By Serge Van Dam, Mobiliti Segment Leader, International Group, Fiserv
In developing economies banking services have long been limited. Historically, it has been difficult for financial institutions to efficiently and profitably serve customers. This has seen millions of people and businesses live and operate on a cash only basis, with no bank accounts. While these populations may have fallen out of reach of the traditional banking system, the current ubiquity of mobile phones is changing this.
Mobile phones are everywhere; whether you are in the most advanced city in the world or in a developing economy. It is this pervasive presence in developing economies that makes the mobile phone the ideal platform from which to serve the unbanked population’s financial needs.
This will be a massive topic of conversation at Sibos, as financial institutions debate the best strategies to reach and engage the numerous unbanked populations across the world.
WANT TO BUILD A FINANCIAL EMPIRE?
Subscribe to the Global Banking & Finance Review Newsletter for FREE Get Access to Exclusive Reports to Save Time & Money
By using this form you agree with the storage and handling of your data by this website. We Will Not Spam, Rent, or Sell Your Information.
Here are some figures that clearly demonstrate the opportunity of banking the unbanked in Southeast Asia.
Until very recently, banks had not recognised the full potential of the mobile channel – even for high-earning customers. Banks have been slow to recognise the transformational nature of the mobile channel, often setting low targets for adoption rates and ultimately having low expectations of the channel.
But the potential of the mobile channel is remarkable. Mobile is a virtual, self-service channel that allows financial instructions to provide cost-effective, easy-to-use products targeted to specific segments – allowing banks to better serve existing customers while attracting new ones.
The mobile channel enables banks to offer basic financial services to the underbanked and unbanked consumers in both developed and developing markets at profitable levels – something that was not possible with the traditional branch-focused model. Furthermore, customers who are already banked become more engaged as they are able to more frequently check balances, transfer funds and complete other tasks.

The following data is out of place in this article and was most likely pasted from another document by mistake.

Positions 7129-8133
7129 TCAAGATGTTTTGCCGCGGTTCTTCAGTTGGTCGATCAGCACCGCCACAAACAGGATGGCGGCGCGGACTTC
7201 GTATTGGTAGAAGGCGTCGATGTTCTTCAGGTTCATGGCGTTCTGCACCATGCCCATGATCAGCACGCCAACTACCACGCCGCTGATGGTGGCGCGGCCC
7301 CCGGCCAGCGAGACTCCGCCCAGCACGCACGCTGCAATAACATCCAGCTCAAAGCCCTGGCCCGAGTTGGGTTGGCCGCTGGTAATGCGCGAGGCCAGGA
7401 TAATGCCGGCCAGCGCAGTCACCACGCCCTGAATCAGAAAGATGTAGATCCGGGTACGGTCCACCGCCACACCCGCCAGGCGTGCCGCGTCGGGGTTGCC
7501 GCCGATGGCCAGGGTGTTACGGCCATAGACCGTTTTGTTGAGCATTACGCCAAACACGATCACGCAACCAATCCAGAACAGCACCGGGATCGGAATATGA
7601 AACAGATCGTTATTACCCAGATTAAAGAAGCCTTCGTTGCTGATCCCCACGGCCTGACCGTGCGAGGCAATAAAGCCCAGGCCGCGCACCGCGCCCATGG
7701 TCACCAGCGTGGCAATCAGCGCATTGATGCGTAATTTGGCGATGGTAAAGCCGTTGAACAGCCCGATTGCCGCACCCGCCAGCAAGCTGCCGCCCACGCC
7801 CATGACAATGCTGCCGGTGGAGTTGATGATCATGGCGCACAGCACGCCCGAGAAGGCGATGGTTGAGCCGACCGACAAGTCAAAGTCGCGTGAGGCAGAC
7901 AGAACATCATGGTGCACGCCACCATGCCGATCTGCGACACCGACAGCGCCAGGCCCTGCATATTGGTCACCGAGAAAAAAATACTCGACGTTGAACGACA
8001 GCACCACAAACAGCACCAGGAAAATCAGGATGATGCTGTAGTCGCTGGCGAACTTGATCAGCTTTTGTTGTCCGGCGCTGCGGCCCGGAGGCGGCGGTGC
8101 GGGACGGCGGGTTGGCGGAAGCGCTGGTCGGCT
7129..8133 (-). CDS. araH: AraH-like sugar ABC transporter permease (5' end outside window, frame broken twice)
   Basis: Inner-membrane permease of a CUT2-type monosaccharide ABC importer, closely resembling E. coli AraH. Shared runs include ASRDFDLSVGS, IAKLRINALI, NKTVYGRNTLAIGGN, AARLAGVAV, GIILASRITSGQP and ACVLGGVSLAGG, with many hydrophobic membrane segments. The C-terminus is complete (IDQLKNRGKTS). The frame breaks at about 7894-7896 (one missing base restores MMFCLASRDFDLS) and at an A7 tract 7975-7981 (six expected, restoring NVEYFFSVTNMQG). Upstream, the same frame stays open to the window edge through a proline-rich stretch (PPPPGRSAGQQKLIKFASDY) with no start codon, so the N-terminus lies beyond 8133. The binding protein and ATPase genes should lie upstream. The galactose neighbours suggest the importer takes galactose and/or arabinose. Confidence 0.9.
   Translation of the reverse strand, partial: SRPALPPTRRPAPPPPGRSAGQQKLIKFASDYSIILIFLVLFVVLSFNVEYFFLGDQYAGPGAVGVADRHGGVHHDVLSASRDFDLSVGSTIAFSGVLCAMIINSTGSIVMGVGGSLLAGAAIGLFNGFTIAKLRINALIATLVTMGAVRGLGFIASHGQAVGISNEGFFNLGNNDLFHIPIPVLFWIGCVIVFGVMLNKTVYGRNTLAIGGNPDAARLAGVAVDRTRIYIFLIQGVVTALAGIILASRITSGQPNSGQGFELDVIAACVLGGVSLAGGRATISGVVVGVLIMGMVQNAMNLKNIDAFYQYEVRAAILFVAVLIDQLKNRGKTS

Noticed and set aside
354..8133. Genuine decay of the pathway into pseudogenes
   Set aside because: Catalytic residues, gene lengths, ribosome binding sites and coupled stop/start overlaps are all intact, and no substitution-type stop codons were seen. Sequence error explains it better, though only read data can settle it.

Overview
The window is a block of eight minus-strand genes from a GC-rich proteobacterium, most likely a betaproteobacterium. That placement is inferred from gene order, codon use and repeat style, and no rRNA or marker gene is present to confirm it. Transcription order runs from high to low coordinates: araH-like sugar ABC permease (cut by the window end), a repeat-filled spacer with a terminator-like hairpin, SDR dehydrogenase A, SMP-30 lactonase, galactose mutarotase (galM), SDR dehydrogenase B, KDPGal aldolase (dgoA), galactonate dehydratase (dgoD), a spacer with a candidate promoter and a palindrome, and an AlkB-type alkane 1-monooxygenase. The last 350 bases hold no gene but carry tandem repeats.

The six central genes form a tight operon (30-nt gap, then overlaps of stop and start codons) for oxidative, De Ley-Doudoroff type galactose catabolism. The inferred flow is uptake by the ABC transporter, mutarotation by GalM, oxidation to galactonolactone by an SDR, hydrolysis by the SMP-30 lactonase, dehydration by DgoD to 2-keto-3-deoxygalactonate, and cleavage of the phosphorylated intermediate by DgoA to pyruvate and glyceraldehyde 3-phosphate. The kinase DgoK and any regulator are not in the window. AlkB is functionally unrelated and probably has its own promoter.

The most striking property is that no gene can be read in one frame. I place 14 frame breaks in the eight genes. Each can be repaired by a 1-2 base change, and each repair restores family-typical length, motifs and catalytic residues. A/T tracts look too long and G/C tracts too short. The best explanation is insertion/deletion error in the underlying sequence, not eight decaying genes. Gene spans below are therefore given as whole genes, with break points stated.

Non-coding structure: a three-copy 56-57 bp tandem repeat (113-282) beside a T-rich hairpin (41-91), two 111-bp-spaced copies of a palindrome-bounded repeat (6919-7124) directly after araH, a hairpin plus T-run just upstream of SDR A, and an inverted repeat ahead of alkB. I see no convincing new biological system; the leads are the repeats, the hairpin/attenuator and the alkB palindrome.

It is by offering banking services via the mobile channel that financial inclusion can be greatly improved in developing economies. There are also very real everyday problems unbanked individuals face that these services can address.
In Saigon, for example, city workers often send money back home to their families in the villages; if they do not have a bank account and they only use cash, they have to give the money to a taxi driver, pay a high fare for them to drive it to the village and hope they deliver it. Using a taxi driver like this involves high risk, low security and a very high cost for the movement of money. In Vietnam, there are only certain days that people can pay their utilities bills with cash, so people often have to queue for hours to pay in person – this is a huge drain on time and often requires people to travel significant distances at significant cost to pay the bills.
While there are typically fees associated with all transactions, including mobile transactions, in Asian markets such as Thailand, the Philippines and Cambodia, paying the fee for a secure, simple transaction would for many people be well worth the cost. Furthermore, over time, these fees will likely reduce, as more banked people will lead to greater competition to serve them.
Mobile is already showing its potential in developing markets. In Cambodia, Fiserv worked with ACLEDA to deploy mobile banking solutions that offered existing customers a compelling set of mobile banking, alerting and payment capabilities. ACLEDA then expanded its services with Fiserv to make mobile financial services available to the 85 percent of Cambodians who were without a formal banking relationship, allowing them to make P2P payments, bill payments, mobile phone top ups and even cash deposits and withdrawals via ACLEDA branches, ATMs and offline offices.
Across emerging market deployments from Fiserv within various countries, more than half of consumers who sign up for mobile banking and payment services are ‘net new’ to the bank. And most of those are new to banking altogether.
The opportunity to leverage the mobile channel to reach, engage and bank the underbanked and unbanked is clear. Financial institutions that move quickly to implement appropriate technologies and strategies tailored to the regions they serve can outmaneuver non-traditional rivals and secure new customers as they build lasting relationships with individuals emerging economies.